Three years ago, Antoine Dodson became an internet celebrity, due in no
small part to his flamboyant behavior. A native of Huntsville, Alabama,
Dodson’s hilariously over-the-top interview with a local news reporter
gave him a degree of fame. Then living in a housing project with his
family, his sister was attacked by an intruder who forced his way into
her bedroom. Dodson’s filmed reaction for the evening news was YouTube
gold, even inspiring some intrepid fans to autotune and remix his
Dodson decided to come out shortly thereafter, but since then has made two controversial decisions.
When, last summer, fast food chain Chick-Fil-A was under fire for
comments its president made against same-sex marriage, Dodson supported
the company. At the time, he said that freedom of speech applied even to
people opposed to marriage equality.
"We don't all have to believe in the same things," Dodson said. "We
all have our different beliefs and can still come together and still be
friends and be cool with each other."
Bizarrely, Dodson has now chosen to renounce his homosexuality,
stating that he wants a wife and children. This decision seems to have
been made because of a religious conversion of a sort, though the
details provided are vague and unclear.
In early 2012, actress Cynthia Nixon got in hot water with LGBT
groups by stating that being gay was a choice. Later forced to clarify
her remarks, she said she spoke in terms of her own bisexuality. With
time, Nixon chose to pursue exclusively same-sex relationships, despite
being attracted to both men and women.
In a Daily Beast
article, she also added that "I don't pull
out the 'bisexual' word because nobody likes the bisexuals," "Everybody
likes to dump on the bisexuals...We get no respect."
I greatly appreciated her remarks, especially because it’s tough to
define myself accurately. When in LGBT groups or at LGBT conferences, I
refuse to self-identify. Many people assume I am gay, and I often allow
myself to be wrongly identified to avoid conclusions being drawn about
me that I would rather avoid. When among straight friends or in an
explicitly straight context, I speak a different lingo and conform to a
different standard. There, I am automatically assumed to be straight.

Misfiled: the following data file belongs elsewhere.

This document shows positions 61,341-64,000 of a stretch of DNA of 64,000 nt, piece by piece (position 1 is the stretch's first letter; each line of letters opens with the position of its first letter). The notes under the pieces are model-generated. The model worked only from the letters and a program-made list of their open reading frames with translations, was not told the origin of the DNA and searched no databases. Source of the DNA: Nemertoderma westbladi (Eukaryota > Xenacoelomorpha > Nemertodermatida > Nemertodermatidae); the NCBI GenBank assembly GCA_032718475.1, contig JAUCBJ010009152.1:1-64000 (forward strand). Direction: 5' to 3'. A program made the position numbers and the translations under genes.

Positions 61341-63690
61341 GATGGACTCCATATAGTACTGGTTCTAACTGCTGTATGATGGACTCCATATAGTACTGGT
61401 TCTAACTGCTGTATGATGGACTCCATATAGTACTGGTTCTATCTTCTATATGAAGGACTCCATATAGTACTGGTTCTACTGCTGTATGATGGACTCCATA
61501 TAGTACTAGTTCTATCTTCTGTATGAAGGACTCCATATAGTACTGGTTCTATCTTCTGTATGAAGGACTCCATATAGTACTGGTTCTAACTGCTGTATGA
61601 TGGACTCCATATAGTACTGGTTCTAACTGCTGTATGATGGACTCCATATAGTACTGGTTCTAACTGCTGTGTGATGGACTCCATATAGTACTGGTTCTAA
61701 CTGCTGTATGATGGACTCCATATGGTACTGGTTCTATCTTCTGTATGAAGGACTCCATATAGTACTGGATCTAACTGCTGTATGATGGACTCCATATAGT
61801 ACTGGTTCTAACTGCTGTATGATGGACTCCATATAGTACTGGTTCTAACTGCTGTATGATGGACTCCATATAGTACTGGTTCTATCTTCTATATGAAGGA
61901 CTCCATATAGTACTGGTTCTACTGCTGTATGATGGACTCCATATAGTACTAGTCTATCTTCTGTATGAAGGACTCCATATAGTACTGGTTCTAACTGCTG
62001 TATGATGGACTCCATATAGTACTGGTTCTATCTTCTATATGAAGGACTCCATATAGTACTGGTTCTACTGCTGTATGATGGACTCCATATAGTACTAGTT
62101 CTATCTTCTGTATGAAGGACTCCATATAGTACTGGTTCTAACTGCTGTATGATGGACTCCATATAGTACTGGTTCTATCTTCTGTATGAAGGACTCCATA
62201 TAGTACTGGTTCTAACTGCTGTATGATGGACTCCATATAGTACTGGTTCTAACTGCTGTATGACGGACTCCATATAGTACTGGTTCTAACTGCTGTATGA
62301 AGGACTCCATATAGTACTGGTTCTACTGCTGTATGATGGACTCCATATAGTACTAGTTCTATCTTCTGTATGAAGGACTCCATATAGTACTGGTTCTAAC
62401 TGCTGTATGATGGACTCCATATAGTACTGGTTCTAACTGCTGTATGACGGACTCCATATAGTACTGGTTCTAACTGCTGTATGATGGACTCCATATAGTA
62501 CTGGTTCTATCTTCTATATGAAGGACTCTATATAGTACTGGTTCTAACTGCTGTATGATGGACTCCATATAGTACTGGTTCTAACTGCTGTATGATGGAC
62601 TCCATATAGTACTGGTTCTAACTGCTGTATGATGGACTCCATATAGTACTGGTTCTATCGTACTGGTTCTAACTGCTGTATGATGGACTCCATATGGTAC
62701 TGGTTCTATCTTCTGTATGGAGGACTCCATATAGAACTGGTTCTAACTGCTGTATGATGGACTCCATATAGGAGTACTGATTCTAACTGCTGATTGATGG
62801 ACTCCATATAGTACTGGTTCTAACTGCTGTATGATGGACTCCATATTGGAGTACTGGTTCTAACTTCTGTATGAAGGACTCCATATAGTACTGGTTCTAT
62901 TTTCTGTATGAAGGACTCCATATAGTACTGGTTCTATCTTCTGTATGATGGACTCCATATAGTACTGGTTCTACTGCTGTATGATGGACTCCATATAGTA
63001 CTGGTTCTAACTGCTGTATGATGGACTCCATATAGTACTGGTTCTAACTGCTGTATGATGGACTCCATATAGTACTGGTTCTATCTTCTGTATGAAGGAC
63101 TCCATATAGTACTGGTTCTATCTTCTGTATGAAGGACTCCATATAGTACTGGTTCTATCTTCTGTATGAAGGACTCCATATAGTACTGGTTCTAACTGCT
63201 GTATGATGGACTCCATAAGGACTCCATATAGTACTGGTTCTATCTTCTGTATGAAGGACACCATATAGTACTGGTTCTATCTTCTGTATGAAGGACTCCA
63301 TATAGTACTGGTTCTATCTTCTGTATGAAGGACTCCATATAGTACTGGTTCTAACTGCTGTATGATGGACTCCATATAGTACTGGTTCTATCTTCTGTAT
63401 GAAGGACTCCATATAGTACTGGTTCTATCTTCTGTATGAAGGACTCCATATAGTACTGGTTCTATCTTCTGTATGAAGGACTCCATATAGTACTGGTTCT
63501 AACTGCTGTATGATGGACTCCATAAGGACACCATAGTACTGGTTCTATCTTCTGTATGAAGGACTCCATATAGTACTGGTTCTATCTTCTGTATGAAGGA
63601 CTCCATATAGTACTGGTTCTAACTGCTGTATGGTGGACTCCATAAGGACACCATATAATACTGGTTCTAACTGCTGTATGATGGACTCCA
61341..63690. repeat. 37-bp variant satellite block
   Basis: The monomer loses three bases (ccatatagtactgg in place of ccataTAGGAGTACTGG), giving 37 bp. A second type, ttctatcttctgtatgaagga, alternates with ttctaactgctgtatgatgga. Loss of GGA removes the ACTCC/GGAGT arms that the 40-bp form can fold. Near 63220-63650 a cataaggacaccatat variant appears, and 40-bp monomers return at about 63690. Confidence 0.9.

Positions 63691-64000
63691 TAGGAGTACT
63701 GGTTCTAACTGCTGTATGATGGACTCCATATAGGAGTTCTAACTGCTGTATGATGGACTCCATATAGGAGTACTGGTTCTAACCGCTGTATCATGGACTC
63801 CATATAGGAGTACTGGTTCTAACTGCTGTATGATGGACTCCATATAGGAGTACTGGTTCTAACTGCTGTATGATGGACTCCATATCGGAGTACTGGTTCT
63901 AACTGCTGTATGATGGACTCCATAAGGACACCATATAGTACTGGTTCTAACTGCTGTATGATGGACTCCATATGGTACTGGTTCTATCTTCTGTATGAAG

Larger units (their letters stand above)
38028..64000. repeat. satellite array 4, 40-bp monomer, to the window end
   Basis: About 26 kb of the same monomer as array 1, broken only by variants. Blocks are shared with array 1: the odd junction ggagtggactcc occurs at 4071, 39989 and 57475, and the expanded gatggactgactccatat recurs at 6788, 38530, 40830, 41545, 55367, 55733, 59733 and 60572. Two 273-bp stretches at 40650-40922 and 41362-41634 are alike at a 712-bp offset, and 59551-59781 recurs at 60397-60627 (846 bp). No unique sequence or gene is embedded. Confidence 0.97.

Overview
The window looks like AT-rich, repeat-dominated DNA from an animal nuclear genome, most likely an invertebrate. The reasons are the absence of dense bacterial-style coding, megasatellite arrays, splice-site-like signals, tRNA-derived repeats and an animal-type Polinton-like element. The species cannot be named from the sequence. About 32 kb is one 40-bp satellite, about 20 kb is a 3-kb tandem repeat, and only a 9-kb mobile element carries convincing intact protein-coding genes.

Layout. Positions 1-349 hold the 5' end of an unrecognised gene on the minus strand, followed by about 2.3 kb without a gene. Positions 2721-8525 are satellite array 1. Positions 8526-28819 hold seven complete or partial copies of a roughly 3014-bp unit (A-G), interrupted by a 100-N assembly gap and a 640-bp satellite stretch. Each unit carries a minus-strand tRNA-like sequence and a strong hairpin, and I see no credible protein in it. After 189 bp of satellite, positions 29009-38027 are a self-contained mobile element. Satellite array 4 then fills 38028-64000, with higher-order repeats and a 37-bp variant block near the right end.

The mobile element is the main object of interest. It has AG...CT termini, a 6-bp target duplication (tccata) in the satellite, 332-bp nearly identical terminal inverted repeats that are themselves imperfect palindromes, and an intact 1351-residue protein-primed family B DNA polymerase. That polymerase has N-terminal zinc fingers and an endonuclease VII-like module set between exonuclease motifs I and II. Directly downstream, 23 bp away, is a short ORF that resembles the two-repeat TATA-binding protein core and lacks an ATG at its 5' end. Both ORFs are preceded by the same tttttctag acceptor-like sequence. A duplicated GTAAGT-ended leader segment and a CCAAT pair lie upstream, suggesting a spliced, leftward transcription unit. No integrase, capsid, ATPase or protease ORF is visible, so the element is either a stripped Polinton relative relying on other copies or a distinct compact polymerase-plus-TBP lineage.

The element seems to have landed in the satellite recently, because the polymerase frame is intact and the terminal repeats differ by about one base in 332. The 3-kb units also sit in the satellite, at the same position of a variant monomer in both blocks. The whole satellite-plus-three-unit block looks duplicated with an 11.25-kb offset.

I have felt at times that I had to favor one side over the other for
the benefit of other people. Should I be with a woman, I'm assumed to be
straight. Should I be with a man, I'm assumed to be gay. Fearing that I
was somehow promiscuous or untrustworthy, some gay men felt that I, as a
bisexual, wasn’t dating material. Women I’ve dated have often feared
that I was going to leave them for another man.
Most of the criticism I receive falls into the category of
microaggressions. No one has ever given me an especially hard time
within the community for my bisexuality, though I do wonder at times how
much some understand it. Instead, it's instant reactions and incomplete
conclusions that I fear most. Times are improving. One paradigm is
departing and another is asserting itself. It’s almost a cliché now to
state that sexual orientation falls along a continuum, but we still
resort to binary thinking.
The gay world to me was full of places to go, people to see, and
experiences to take in that were formed in opposition to what one
observed impassively day after day. While I was part of that bubble, I
felt in general sympathy with others who shared that universe, one that
always felt shadowy and even a little dangerous. Outside it, I often
breathed a sigh of relief, though I knew what I saw in front of me was
only half of my identity. How could I honor both of them without feeling
like a traitor?
I had the ability to gravitate back and forth, forever seeking the
balance that suited me best. Every bisexual person I have ever met
reaches the same conclusion I have, or that Cynthia Nixon has. A friend
in college had a relationship with a woman, and was the only student in
her dorm to refuse to conceal it. She often talked to me about her
simultaneous attraction to men and how it manifested itself.
When in gay clubs or in other gatherings of LGBT folks, I feel as
though I’m not a native speaker. I’ve learned the language with time, of
course, but I’ll forever be learning the grammar and the syntax. Will
this brave new world before us remove the need for qualifiers? Until it
does, I’ll always feel like a motherless child.
I would never renounce the homosexual part of me, because I couldn’t
suppress it if I tried. Antoine Dodson’s decision reinforces an idea
that being gay is a choice, which is not my experience and never will
be. I don’t have much energy, nor much need to criticize him for what
seems to me to be an impulsive act, perhaps even a publicity stunt. I
never felt much reverence for the closet door. He seems to have even
less of it than I do.